Palette of strokes and stitches
`Brush with fashion' at Oorja illustrates the `fusion' of art and fashion - the paintings of Anjani Reddy and the couture of Kiran Uttam Ghosh.
SUBTLE LOOK: Elegant suit in bright hues.
IT WAS a confluence of a different kind - one where strokes of paint synthesised with stitches on fabrics, where two artists (of different genres) coalesced to produce a `fusion' of art and fashion. Kiran Uttam Ghosh, fashion designer based in Kolkata and Anjani Reddy, an artist of Hyderabad are the principal players in this rendezvous - `A brush with fashion' - at Oorja (Model House, Punjagutta).
The canvases provide the backdrop for the couture. The paintings and the garments juxtaposed with each other present an almost perfect compliment as though both the artist and designer have worked in tandem. On speaking to them you realise they have not. So how is this blend come about? "Courtesy technology," says Kiran, the woman behind the Kimono label. "Anjani sent me the photos of her paintings on a CD and I sent her swatches of colours and fabrics and we worked independently thereafter," says Kiran." " In fact most of the paintings I sent on the CD were old and some of them had been sold," chips in Anjani. Yet, the blending is almost perfect. Both feel it is coincidental.
ART-FASHION RENDEZVOUS: Kiran Uttam Ghosh (left) and Anjani Reddy.
The underlying and inspirational theme of the show is the woman. While Anjani fills her canvas portraying the various moods of the women, Kiran coutures creations in myriad fabrics. Both have a bright colour palette. `My preoccupation with bright colour schemes incorporating decorative elements to create textural delights of aesthetic order has resulted in this unique combination," says Anjani who has been painting women for many years. Bold figures, bright colours characterise the woman who mainly form the narrative in the works. The decorative element is predominant and the scenes are from everyday life. The aspect of shringar is a common feature in some of the works. Besides the woman theme there are two cityscapes as well coordinated with Kiran's garments.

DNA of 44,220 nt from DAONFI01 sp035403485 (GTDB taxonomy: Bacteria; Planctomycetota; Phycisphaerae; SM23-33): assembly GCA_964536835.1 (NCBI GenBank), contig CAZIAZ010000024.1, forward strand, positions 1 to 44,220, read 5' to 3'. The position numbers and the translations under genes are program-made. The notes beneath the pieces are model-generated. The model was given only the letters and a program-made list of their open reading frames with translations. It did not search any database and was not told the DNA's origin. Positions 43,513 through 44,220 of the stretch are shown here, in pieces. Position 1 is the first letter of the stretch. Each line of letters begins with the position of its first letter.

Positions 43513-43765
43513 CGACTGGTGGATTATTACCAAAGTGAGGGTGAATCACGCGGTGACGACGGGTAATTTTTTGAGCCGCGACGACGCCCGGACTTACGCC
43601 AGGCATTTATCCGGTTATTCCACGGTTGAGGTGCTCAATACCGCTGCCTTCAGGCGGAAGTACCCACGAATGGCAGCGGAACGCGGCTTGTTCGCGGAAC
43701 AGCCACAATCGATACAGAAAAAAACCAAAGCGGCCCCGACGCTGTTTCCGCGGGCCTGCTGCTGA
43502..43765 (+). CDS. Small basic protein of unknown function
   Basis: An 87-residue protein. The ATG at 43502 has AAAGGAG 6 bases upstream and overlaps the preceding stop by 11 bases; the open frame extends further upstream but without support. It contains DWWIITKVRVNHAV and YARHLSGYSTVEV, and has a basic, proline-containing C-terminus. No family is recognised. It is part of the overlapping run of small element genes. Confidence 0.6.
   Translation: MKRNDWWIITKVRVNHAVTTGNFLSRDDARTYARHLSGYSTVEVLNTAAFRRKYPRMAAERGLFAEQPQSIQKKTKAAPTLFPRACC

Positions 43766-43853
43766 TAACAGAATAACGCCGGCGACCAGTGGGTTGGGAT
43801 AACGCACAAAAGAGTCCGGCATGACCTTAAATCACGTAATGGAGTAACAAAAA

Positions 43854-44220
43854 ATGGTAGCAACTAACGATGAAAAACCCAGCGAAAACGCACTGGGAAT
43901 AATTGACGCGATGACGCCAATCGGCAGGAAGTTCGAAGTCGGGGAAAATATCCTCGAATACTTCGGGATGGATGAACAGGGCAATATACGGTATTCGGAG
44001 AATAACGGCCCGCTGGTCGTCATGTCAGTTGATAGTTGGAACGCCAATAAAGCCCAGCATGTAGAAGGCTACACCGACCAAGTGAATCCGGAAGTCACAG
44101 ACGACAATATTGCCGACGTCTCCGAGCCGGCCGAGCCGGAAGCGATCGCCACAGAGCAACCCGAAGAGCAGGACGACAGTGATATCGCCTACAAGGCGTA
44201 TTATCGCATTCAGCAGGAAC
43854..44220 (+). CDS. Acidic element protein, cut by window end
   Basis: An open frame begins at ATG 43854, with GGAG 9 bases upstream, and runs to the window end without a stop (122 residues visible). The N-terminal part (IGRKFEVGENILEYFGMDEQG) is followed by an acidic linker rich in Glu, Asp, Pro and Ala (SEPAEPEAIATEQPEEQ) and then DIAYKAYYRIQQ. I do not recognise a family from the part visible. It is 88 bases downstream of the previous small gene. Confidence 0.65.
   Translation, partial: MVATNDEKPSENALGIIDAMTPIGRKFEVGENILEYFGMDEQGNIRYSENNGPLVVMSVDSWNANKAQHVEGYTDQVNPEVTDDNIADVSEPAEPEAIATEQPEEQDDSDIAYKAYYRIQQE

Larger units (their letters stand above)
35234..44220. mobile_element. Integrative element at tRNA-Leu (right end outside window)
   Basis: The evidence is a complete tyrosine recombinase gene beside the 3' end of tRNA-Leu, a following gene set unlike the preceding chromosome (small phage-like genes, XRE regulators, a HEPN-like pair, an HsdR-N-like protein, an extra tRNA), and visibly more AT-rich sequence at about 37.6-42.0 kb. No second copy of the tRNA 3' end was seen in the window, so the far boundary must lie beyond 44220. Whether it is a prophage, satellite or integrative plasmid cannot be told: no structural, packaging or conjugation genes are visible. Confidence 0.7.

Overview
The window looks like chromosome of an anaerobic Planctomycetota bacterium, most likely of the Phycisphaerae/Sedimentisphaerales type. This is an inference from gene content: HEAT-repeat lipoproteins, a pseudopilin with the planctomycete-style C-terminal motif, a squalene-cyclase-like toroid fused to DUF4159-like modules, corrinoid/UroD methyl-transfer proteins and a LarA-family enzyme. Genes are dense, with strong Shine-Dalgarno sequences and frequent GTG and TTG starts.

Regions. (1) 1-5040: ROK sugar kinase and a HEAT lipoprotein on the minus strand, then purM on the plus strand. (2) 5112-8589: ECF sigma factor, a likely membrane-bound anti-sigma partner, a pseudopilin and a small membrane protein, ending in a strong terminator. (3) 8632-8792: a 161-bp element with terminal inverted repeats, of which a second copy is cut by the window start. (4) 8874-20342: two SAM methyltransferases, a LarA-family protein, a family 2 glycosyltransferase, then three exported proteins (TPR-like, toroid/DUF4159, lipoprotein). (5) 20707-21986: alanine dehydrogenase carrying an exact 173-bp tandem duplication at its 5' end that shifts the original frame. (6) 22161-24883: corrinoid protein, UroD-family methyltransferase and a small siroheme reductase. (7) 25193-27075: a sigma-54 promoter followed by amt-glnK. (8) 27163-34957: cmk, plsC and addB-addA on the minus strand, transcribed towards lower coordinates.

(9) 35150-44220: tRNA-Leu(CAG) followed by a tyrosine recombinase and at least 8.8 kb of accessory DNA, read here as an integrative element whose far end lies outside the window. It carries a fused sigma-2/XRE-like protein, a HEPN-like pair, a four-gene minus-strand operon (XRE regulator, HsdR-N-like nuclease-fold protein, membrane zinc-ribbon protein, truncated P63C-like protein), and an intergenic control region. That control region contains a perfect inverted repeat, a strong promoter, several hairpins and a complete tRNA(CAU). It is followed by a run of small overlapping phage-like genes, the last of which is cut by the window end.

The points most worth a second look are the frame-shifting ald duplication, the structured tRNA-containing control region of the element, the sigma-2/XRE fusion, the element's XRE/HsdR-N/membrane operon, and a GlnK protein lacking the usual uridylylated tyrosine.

Kiran likes to create classic garments, which have a timeless appeal as she says "people should get value for money." So I would like them to wear it over the years." Her garments have evolved over the last six years - concomitantly with her growth - from an initial start to the development of confidence in her own work. "Today the woman too is confident and independent and wants to make a statement," she says making clothes with that in mind. In that sense, both the creations are `autobiographical'. So there is classic and `pret' stuff - the latter more for the women who is a little daring and trendy.
NEW LINE: All silk grandeur by Kimono.
Although both Anjani and Kiran worked separately colour is a common theme. Both have worked with bright colours. Anjani's cityscape (rather abstract) with a `washed effect' in blue complements the denim vintage dress (the denim kurta has old borders beautifully embroidered as a panel - a blend of the old and the new) of Kiran. The designer has launched this collection this winter in denim and silk. Old brocade borders, the reverse portions of fabrics and pieces of silk are patch-worked to create classic kurtas, which can be worn any time. Anything `antique' is in these days. So are clothes, which are given this effect by designers.
A portrait of a woman sitting and ruminating with shades of orange has a sari of a sheer fabric beautifully embellished. An orange seamless top (more like a `wrap around' with sleeves scooped out with no stitching and held together by an uncut stone for a button) in heat pressed georgette (a fabric which washes well and requires nil maintenance) is a chic creation more for the flamboyant who can carry out off well. Jagjit Singh's ghazal Kagaz ki kashti inspired Anjani to paint a canvas filled with a woman wearing a sari with flowers, while Kiran's yellow sari has a similar motif sprinkled with embroidered flowers. One can see more such similar works displayed at the outlet.
LINE AND COLOURS: The display at Oorja is interesting
An understated elegance prevails through the vintage line of Kiran Uttam Ghosh. For the first time she has done a line in pure silk - bright hues (with a few short colours) with coloured stones (from Swarovski) stitched on intricately.
One can have a "brush with fashion' till December 20.This is a well-thought out concept but sadly in our country people look at and buy more clothes than art. Let's hope there is equal emphasis to both at Oorja.
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